“Universal values or cultural specificity? The reception of universal historical thinking in modern Japan.”
When: Wednesday 21 May , 11:00-1300
Where: Room: 1312.0018
Prof. Toru Takenaka, Graduate School of Letters, Osaka University is a guest professor EM Master Euroculture: Europe in the Wider World.
At its outset of modernization, Japan, just like many other non-European countries, was confronted with Western thinking of universal history. This is the worldview that supposed a single-track trajectory of human progress, culminating in the Western civilization. Despite its universalist façade, this teleological outlook had tacit Eurocentric or national connotations. This brought big trouble to the Japanese in their attempt to accommodate it when they wanted to emulating the Western wealth and power. In my lecture I will pick up two 19th century-thinkers, Fukuzawa Yukichi and Nakae Chomin, to see how the Japanese tried to cope with the challenge and what problems their strategies left behind. Furthermore, at its end, I am going to briefly touch on similar ideological constellations in other non-European countries from a comparative perspective.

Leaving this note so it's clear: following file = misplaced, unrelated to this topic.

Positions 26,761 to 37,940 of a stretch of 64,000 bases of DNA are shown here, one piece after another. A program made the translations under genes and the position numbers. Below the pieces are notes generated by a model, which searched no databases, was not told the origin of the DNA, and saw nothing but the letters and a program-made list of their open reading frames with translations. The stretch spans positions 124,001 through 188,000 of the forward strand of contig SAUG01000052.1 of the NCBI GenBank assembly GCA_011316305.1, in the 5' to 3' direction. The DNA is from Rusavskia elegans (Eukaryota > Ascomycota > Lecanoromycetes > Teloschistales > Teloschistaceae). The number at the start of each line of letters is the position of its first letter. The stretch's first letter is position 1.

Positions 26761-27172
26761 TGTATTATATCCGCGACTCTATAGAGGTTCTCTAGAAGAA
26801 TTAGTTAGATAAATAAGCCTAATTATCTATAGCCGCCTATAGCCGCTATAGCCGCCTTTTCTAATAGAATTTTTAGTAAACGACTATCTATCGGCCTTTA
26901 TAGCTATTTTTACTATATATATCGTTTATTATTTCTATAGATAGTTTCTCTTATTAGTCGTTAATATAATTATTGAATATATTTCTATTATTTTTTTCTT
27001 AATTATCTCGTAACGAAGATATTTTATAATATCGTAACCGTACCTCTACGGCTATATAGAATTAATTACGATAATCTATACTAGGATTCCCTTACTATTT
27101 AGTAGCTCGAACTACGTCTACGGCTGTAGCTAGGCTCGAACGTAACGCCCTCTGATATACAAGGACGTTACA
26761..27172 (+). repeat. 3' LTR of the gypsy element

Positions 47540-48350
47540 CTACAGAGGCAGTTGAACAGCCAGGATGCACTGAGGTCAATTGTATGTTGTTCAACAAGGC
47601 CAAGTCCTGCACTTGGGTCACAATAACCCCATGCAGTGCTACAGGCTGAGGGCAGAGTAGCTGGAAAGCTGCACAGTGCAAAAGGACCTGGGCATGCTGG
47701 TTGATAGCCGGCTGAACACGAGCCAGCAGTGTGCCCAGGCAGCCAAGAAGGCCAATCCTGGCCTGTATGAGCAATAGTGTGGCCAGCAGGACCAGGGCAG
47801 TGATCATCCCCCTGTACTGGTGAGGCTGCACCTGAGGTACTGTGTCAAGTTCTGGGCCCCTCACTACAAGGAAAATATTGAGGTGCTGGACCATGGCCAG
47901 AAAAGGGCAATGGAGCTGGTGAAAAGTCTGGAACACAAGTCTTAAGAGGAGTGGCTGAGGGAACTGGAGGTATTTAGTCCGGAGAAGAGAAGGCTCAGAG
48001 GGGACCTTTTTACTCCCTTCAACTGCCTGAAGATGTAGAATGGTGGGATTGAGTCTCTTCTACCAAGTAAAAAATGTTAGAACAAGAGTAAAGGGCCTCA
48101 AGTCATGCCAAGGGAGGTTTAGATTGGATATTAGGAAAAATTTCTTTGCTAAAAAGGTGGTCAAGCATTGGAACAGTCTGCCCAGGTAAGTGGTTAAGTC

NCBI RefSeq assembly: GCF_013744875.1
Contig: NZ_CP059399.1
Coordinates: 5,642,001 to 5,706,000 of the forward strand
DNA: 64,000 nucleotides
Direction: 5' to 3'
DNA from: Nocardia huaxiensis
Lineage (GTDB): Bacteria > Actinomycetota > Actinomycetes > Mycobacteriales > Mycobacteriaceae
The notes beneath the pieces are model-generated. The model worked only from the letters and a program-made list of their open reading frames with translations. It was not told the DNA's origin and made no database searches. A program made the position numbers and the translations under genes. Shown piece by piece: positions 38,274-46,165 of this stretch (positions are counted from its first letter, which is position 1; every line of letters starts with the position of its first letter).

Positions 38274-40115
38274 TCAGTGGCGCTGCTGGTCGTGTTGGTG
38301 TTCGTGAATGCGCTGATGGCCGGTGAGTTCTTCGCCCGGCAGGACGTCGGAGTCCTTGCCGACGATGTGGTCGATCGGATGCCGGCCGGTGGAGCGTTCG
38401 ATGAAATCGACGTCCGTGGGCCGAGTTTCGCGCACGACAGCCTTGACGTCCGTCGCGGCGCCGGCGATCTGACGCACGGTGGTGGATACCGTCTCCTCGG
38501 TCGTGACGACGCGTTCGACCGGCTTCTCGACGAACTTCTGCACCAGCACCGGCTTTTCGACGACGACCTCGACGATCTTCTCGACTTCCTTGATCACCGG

The European integration is based, as far as its intellectual and moral foundation is concerned, on universalist values like democracy and human rights. Will a regional integration in Asia be able to find out a similar basis among its prospective members? Moreover, whatever intellectual and moral common ground may be envisioned, in what relation does it stand to the Western universal historical thinking that has been prevalent around the world?
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